Everard Hall, 72, of Milbridge, Maine. Hall has been digging graves by hand for more than 50 years, and has buried more than 2,400 souls during his work as a gravedigger, including many family members and friends. Credit: Photo courtesy of Jason Paige Smith

Maine people are the oldest folks in the country. There’s more oldsters here, relatively speaking, than any other state in the union. That fact is usually seen as an economic and health care conundrum to be solved. But for one Maine man, it’s a photographic opportunity and something to celebrate.

About a year ago, Orono photographer Jason Paige Smith started his “The Oldest State” project. Since then, he has made more than a dozen monumental portraits of seniors around the state. Each intricately crafted photograph is coupled with a paragraph or two about the subject. Most of his subjects are still active. All look happy with who — and where — they are.

All the photos can be seen on Smith’s website, and a few are hanging at the Gracie Theatre at Husson University in Bangor.

Credit: Courtesy of Jason Paige Smith

Smith hasn’t had any trouble finding subjects for his pictures. According to the U.S. Census Bureau and its 2017 American Community Survey, the median Maine age is 44.6. The country’s national median age is 38. That standing is not new; Maine has been named the oldest state many years in a row.

Smith, 41, grew up in Florida. He’s a journalist by schooling and spent time living Colorado. Smith and his family moved to Orono a decade ago. His photo clients include The New York Times, The Wall Street Journal, Walmart, Down East magazine, WEX Inc., and Northern Light Eastern Maine Medical Center.

Credit: Courtesy of Jason Paige Smith

Q: Why photograph old people?

A: When I moved up here and I didn’t think much about the median age being older than the rest of the country. But the longer you live here, the more you hear people talk about it. Every time I’d go out on an assignment — you know, traveling around the state — I’d get to [meet and] appreciate the older people who are here. I think they really say a lot about the state, they kind of make up what the state is, as a whole.

Q: Are they more interesting than younger people?

A: I wouldn’t say that, but they certainly have a much longer life’s story to tell. They’ve got some decades of experience under their belts. I’m sure there are a lot of really interesting younger people here as well, and I’ve met several of them. But there’s something about the fact that these people are still doing these things. Some of the things they’re doing, most people half their age don’t do them. I guess it motivates me to get out there and do more.

Credit: Courtesy of Jason Paige Smith

Q: How do you find these folks? How do you choose them?

A: That’s been interesting. When I started the project, I had a short list of people from different walks of life. I wanted to include as much diversity as I could and approach it from different angles. The first person I photographed was a lobsterman. When I posted it on Facebook, a lot of people reacted to it and I started getting all these messages about other people [who would be good subjects]. So it turned into this cool, kind of organic process, where I would post a picture and then I’d get all these interesting referrals — and it’s people I never would have thought of, real surprises.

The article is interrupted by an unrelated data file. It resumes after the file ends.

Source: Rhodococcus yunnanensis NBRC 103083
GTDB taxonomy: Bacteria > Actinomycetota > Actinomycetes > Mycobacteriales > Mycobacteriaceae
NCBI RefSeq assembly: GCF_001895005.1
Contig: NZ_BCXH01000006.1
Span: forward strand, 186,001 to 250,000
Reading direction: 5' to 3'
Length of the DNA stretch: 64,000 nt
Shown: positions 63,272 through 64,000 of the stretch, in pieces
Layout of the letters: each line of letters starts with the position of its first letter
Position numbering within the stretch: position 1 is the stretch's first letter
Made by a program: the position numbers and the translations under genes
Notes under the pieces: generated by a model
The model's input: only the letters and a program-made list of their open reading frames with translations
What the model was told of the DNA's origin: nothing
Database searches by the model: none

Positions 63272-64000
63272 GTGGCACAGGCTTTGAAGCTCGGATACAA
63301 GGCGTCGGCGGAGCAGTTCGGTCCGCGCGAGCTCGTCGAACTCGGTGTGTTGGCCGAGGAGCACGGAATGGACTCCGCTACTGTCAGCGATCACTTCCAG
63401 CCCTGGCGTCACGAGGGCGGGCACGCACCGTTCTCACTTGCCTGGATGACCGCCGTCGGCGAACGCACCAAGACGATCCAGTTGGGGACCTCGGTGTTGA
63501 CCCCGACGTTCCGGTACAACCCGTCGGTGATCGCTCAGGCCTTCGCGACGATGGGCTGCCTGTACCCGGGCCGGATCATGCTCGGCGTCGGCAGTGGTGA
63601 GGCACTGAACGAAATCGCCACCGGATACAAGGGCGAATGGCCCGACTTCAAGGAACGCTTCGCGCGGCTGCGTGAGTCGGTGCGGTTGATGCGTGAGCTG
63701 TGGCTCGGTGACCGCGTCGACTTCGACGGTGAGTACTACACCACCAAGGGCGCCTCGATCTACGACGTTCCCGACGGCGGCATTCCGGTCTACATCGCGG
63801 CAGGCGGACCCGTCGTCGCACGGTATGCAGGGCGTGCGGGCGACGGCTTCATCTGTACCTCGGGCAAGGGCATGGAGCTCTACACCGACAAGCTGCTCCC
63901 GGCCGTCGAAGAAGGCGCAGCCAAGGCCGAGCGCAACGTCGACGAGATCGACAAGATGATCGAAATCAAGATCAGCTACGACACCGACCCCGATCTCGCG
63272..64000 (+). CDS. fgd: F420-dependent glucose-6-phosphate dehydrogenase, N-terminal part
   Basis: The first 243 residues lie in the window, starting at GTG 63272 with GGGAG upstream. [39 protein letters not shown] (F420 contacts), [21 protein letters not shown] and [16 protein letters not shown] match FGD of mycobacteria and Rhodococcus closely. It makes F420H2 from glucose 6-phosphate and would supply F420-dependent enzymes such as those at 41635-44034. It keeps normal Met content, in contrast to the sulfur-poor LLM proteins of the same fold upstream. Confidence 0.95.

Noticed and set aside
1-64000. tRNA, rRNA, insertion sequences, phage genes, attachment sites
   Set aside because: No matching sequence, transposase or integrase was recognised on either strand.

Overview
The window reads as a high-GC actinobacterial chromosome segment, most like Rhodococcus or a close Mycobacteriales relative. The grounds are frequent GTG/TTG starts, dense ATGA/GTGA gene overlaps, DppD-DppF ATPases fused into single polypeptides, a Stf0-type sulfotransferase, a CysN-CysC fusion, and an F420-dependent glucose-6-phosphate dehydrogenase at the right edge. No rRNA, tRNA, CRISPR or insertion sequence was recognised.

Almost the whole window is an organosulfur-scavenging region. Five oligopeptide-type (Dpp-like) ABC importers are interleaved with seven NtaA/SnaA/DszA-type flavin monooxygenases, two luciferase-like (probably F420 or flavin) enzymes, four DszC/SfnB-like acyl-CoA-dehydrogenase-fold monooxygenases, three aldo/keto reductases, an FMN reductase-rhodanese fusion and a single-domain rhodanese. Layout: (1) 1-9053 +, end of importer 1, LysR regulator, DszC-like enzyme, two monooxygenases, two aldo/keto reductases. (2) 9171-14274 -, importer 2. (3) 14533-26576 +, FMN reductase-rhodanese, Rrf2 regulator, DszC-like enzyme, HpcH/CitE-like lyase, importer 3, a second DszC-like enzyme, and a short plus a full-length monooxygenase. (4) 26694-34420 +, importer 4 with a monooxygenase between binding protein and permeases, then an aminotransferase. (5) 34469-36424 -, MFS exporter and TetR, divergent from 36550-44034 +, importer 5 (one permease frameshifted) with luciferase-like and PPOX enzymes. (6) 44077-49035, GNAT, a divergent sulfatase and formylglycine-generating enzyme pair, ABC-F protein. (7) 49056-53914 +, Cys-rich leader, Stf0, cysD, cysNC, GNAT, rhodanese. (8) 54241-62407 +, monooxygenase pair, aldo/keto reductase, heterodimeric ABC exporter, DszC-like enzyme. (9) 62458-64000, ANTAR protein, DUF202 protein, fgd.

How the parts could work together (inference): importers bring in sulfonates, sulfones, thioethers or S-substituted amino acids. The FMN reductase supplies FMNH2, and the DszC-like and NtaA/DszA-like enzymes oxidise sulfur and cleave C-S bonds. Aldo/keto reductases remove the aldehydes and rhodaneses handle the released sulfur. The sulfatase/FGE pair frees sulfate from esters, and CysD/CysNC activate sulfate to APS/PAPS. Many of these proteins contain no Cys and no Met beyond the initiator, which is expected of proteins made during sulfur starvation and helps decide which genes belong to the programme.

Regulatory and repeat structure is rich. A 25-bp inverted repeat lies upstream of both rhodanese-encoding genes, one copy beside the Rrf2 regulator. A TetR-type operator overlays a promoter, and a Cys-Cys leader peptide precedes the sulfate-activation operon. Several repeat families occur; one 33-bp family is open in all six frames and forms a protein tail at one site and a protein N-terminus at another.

Q: Is it hard to convince people to get in front of your camera?

A: There’s been a few people who weren’t interested, but, for the most part, people have a lot of fun with it. And it’s nice to work with them. They usually have a little more time on their hands to do something like this. It’s an interesting process to show up with all my gear and talk through things. I just photographed a guy in Newcastle and I set up in his living room. It’s a great opportunity to talk to them while I’m setting everything up. It’s fun to see them go back and talk about [old times]. I think it does bring back a lot of memories.

Credit: Courtesy of Jason Paige Smith

Q: I love the captions on these photos. I appreciate a photographer who isn’t afraid to write a little. I think photos say a lot, all at once, but they often don’t say anything definitive, or specific. You need words for the fine details.

A: Yeah, that’s the journalist in me coming out. I feel like it would be doing my subjects a disservice not to include [the captions]. I think there’s more going on than you can put in the pictures.

Credit: Courtesy of Jason Paige Smith

Q: Where are you going with this project?

A: That’s the million-dollar question. Everyone wants it to be a book, which I think would be fantastic. But, of course, I’d have to figure out a way to fund a thing like that. I don’t know how, exactly, it will play out. It’s been pretty interesting on its own, online, but I’d love to see a printed edition of it somehow, somewhere — and a lot of the people I’ve photographed don’t use the internet. So, I always send them a print just to show them how it all turned out.

Q: For now, you’re going to just keep on shooting?

A: There’s enough stories to tell out there that I could do one of these a week, forever.

Troy R. Bennett

Troy R. Bennett is a Buxton native and longtime Portland resident whose photojournalism has appeared in media outlets all over the world.